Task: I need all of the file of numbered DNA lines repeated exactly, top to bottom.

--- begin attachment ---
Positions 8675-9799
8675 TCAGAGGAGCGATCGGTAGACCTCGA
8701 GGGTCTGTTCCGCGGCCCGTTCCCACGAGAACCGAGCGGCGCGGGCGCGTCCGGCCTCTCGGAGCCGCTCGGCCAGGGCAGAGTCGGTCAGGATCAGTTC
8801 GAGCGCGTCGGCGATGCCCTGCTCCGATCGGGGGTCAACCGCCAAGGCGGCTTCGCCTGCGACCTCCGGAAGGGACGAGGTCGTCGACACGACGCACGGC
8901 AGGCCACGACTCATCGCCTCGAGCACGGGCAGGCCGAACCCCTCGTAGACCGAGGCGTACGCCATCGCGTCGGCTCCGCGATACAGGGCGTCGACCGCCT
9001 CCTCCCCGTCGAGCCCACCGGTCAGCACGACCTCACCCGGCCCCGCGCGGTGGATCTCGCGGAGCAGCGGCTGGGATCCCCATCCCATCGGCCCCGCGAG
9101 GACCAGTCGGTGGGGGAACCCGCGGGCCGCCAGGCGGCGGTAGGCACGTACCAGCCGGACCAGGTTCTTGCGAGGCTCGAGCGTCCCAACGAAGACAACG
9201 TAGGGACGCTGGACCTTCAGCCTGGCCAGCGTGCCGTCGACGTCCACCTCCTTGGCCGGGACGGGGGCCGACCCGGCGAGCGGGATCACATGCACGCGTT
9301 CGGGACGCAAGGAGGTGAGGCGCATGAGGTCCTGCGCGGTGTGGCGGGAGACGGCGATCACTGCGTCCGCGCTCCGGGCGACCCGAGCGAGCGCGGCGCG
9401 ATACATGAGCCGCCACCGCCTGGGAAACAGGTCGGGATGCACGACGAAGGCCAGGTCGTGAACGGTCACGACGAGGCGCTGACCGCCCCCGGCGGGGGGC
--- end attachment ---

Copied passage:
Positions 8675-9799
8675 TCAGAGGAGCGATCGGTAGACCTCGA
8701 GGGTCTGTTCCGCGGCCCGTTCCCACGAGAACCGAGCGGCGCGGGCGCGTCCGGCCTCTCGGAGCCGCTCGGCCAGGGCAGAGTCGGTCAGGATCAGTTC
8801 GAGCGCGTCGGCGATGCCCTGCTCCGATCGGGGGTCAACCGCCAAGGCGGCTTCGCCTGCGACCTCCGGAAGGGACGAGGTCGTCGACACGACGCACGGC
8901 AGGCCACGACTCATCGCCTCGAGCACGGGCAGGCCGAACCCCTCGTAGACCGAGGCGTACGCCATCGCGTCGGCTCCGCGATACAGGGCGTCGACCGCCT
9001 CCTCCCCGTCGAGCCCACCGGTCAGCACGACCTCACCCGGCCCCGCGCGGTGGATCTCGCGGAGCAGCGGCTGGGATCCCCATCCCATCGGCCCCGCGAG
9101 GACCAGTCGGTGGGGGAACCCGCGGGCCGCCAGGCGGCGGTAGGCACGTACCAGCCGGACCAGGTTCTTGCGAGGCTCGAGCGTCCCAACGAAGACAACG
9201 TAGGGACGCTGGACCTTCAGCCTGGCCAGCGTGCCGTCGACGTCCACCTCCTTGGCCGGGACGGGGGCCGACCCGGCGAGCGGGATCACATGCACGCGTT
9301 CGGGACGCAAGGAGGTGAGGCGCATGAGGTCCTGCGCGGTGTGGCGGGAGACGGCGATCACTGCGTCCGCGCTCCGGGCGACCCGAGCGAGCGCGGCGCG
9401 ATACATGAGCCGCCACCGCCTGGGAAACAGGTCGGGATGCACGACGAAGGCCAGGTCGTGAACGGTCACGACGAGGCGCTGACCGCCCCCGGCGGGGGGC